Multiply: Life in the Church

I hope you have been blessed this week.  Seasonal blahs has made it hard for me to stay positive, but I am encouraged in the Word and so we press on.  Today we are picking up in Part II: Living as the Church: Session 1: Life in the Church.  I hope you will follow along:

So far we have looked at what a disciple is, why we should make disciples, and our heart motives for doing so. Today, we look at the support we will need to receive and give to make disciples.  In today’s time, particularly in the Western world, we value individuality. For someone to “go it alone” is looked upon as strength.  This is not God’s design.  “While every individual needs to obey Jesus’s call to follow, we cannot follow as individuals” (51).  Disciples belong in a community, a church.  “…The New Testament is full of commands to do this or that for ‘one another’. Love one another, pray for one another, encourage one another, etc.”(51).  We cannot follow Christ and ignore these teachings.  We are meant to be “intertwin[ed]… with the Christians around us” (52).  This unity is important for both living as a disciple and making more disciples.  We can find this in the church.

Committing Your Life to the Church

First let’s define the church.  It is not a building, a club, or an option.  It is God’s plan for reaching the world.  “The church is a group of redeemed people that live and serve together in such a way that their lives and communities are transformed” (52-53).  God wants us to be a part of this kind of group for fellowship, for community, for fulfilling His mission.  There are many verses in the Bible which addresses the church:

“But the Bible says the local church is important. God has entrusted local churches with godly leaders who teach us His Word and care for our souls (Heb. 13:17; 1 Pet. 5:1–8; 1 Tim. 3:1–13; 5:17; Titus 1:5–9). God has united us together in local churches to keep one another from sinning and straying from Christ (Gal. 6:1–5; Matt. 18:15–20). God has commanded us to gather together in local assemblies where we preach God’s Word, celebrate the Lord’s Supper, baptize new believers, and pray for and encourage one another (Acts 2:42; Heb. 10:24–25). Then we scatter to care for believers and to share the gospel with unbelievers (Acts 2:43–47). Clearly, being a disciple and making disciples involves committing your life to a local church where you are joined together with other believers under biblical leadership to grow in the likeness of Christ and to express the love of Christ to the world around you” (53-54).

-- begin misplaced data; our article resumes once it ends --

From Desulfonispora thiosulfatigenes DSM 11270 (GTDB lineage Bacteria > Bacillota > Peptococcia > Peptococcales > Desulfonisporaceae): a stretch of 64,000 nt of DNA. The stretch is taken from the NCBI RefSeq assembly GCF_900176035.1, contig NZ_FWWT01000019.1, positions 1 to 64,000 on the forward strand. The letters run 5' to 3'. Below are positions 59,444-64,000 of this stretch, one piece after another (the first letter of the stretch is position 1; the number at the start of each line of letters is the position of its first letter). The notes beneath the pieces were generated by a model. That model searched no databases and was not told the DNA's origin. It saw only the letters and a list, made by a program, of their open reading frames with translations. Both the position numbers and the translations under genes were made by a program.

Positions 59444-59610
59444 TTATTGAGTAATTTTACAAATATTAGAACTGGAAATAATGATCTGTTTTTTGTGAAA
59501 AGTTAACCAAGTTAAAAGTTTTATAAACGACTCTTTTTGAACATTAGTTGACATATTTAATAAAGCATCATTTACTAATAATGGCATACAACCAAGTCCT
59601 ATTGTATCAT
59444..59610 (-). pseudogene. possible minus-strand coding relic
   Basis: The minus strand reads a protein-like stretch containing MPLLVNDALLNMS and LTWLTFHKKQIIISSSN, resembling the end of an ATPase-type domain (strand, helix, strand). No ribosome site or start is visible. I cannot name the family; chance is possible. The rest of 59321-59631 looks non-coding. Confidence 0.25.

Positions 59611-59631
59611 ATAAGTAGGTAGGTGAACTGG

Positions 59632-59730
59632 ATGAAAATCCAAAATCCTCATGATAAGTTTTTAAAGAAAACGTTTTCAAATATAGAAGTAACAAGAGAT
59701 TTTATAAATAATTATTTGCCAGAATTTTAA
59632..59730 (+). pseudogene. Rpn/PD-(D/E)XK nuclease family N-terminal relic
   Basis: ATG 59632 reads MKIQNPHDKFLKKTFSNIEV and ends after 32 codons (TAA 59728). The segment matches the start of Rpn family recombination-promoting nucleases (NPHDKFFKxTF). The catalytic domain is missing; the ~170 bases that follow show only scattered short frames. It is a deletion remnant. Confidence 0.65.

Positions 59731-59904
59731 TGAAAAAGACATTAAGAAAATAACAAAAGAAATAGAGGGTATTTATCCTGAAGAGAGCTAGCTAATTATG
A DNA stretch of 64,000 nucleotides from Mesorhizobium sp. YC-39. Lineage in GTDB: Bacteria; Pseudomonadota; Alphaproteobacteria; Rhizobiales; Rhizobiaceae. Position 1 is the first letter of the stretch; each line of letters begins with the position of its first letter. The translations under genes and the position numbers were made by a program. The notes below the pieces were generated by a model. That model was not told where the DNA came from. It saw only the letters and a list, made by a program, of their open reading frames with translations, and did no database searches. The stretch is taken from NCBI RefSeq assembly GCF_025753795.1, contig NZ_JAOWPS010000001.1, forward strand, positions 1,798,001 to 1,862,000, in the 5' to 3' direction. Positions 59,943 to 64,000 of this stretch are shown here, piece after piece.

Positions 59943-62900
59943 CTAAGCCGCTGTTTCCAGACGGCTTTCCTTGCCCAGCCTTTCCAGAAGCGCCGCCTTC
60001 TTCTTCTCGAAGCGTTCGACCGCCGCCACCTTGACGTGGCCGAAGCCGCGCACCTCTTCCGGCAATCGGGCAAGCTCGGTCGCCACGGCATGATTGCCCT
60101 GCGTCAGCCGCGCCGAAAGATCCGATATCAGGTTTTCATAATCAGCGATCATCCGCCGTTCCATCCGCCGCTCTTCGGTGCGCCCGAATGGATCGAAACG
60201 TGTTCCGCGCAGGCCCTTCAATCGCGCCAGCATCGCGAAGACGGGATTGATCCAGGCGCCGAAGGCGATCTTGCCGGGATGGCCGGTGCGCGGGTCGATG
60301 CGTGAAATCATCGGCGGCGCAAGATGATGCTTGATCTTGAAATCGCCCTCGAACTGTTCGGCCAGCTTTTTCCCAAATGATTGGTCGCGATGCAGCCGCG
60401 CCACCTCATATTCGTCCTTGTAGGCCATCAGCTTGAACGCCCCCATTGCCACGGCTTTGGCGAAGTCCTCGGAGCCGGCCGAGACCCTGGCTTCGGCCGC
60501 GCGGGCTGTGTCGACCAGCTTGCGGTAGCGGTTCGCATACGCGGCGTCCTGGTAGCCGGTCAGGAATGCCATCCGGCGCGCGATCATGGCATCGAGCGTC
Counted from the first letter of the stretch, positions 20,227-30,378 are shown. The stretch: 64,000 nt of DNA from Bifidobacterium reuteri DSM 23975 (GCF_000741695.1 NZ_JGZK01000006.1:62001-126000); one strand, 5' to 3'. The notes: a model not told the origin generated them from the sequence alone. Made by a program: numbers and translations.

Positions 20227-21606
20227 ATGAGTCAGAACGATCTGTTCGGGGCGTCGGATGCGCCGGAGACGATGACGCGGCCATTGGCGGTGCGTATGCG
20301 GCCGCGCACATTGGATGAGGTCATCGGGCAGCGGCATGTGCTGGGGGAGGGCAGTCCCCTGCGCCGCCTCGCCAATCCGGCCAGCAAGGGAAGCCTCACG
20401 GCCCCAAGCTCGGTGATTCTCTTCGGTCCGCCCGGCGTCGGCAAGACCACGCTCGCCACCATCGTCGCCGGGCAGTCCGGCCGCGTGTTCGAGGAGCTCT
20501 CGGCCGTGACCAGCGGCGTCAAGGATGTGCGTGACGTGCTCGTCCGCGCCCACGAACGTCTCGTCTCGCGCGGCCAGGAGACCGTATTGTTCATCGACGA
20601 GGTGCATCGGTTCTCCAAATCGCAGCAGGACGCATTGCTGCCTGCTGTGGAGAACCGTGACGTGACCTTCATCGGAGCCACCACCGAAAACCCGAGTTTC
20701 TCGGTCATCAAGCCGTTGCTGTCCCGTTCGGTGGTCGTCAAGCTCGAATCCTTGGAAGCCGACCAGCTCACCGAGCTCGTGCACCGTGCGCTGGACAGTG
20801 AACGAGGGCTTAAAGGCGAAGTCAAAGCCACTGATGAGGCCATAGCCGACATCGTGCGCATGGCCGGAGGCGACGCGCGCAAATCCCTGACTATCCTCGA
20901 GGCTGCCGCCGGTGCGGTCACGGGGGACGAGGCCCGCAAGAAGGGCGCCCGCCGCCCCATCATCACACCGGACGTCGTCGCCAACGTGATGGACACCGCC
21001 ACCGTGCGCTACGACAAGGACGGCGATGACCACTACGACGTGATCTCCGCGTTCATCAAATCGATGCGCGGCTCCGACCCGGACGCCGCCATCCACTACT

Discussion Question #1: Why do you think the New Testament places such a high priority on Christians being committed members (or parts) of local churches? How can this priority best be reflected in your life?

Discussion Question #2: Read Ephesians 4:1-16.  How should this passage affect the way you view your responsibility to other Christians in the church?

Bearing One Another’s Burdens

It has been stated that every Christian disciple is a minister, so who should we be ministering to and how?  Paul gives us a hint:

“Brethren, even if anyone is caught in any trespass, you who are spiritual, restore such a one in a spirit of gentleness; each one looking to yourself, so that you too will not be tempted. Bear one another’s burdens, and thereby fulfill the law of Christ” (Gal. 6:1-2 NASB).

Ministry is simply helping those around you: bearing one another’s burdens, helping those struggling with sin.  We are often tempted to bear our burdens alone, we think our problems are our own.  When we are disciples of Christ, part of His church, our problems belong to the church.  Your fellow Christians are called to encourage and to help you, just as you are called to help them.  The benefit? “…our own sanctification happens as we minister to others” (56).

Discussion Question #3: Think about your unique setting and identify a few opportunities that God has given you to minister to the people around you.Have you taken advantage of these opportunities?

Discussion Question #4: Take a few minutes to meditate on Galatians 6:1-2.  What would it look like to help bear someone else’s burden?  Is there anyone in your life right now whom you should be helping in this way?

Getting Beneath the Surface

What does bearing burdens look like?  Sometimes helping others means not just changing external situations, sometimes, it means helping them to change their hearts.  We need to get to the heart of the matter, literally.  Jesus says out of the heart come all the things which defile a man: